TCAF Presents: En Masse in Tokyo
at Design Festa Gallery WEST Room 1-D
November 13th to November 15th
3-20-18, Jingumae, Shibuya-ku, Tokyo 150-0001
Free to attend

On Tuesday, November 13th, a group of Canadian and Japanese artists led by En Masse mainstay Rupert Bottenberg will collaboratively create three brand new works from blank canvas’, with the public invited to (unobtrusively) view the creation process. Then, from the 13th to the 15th, all three new narrative art works will be on display and for sale at the legendary Design Festa Gallery, founded by acclaimed contemporary artist Takeshi Murakami.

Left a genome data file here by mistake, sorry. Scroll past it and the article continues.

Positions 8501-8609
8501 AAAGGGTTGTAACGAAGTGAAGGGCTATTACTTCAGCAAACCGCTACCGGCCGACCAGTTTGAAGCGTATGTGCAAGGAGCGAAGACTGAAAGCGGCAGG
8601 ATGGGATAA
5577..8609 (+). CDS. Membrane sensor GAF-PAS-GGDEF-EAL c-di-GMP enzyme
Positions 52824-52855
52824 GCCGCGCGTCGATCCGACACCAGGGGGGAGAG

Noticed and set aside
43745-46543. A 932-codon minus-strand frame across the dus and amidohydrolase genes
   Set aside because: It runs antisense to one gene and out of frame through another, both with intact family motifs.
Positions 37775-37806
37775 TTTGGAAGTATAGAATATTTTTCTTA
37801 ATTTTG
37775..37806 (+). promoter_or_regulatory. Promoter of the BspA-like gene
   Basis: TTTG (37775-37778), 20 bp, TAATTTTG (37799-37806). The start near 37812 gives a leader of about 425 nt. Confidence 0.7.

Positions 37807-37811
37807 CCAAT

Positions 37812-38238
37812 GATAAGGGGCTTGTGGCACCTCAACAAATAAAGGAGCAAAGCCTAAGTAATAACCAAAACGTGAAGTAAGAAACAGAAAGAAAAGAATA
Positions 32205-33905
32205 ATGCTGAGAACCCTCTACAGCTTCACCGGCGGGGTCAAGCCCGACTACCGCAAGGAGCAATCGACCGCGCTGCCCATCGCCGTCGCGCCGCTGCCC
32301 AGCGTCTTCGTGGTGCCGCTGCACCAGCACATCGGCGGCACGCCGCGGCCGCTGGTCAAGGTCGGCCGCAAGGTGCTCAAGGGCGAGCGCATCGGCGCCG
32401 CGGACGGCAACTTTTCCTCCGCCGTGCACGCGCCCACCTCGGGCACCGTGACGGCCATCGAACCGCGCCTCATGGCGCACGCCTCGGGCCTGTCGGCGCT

TCAF Presents: Canada Comic Arts!
November 15th to December 2nd (Speaking Event November 18, 7pm)
Place: Shibuya Parco Part One B1F, Inside Parco Book Center at Presspop Gallery.

We are proud to present “Canada Comics Arts” curated by TCAF of Canada.

In trying to give us a chance to glimpse the presently expanding exciting comics and arts scene in Canada, TCAF has selected and brought over original artworks by amazing artists, Maurice Vellekoop and Love Love Hill, and also books by Canadian artists of their choice. The TCAF crew, artists, and publishers will be in store on November 18th from 19:00 to discuss what’s going on now in the Canadian comics/art/publishing scene. Authors will read short excerpts of selected works. Don’t miss out on this rare chance!

Kaigai Manga Festa, Tokyo, Japan
Featuring The Toronto Comic Arts Festival & Canadian Authors
Tokyo Big Sight, East-West Atrium, 3-11-1 Ariake, Koutou-ku, Tokyo
11:00am to 4:00pm
Admission 1000yen ($12.50CDN)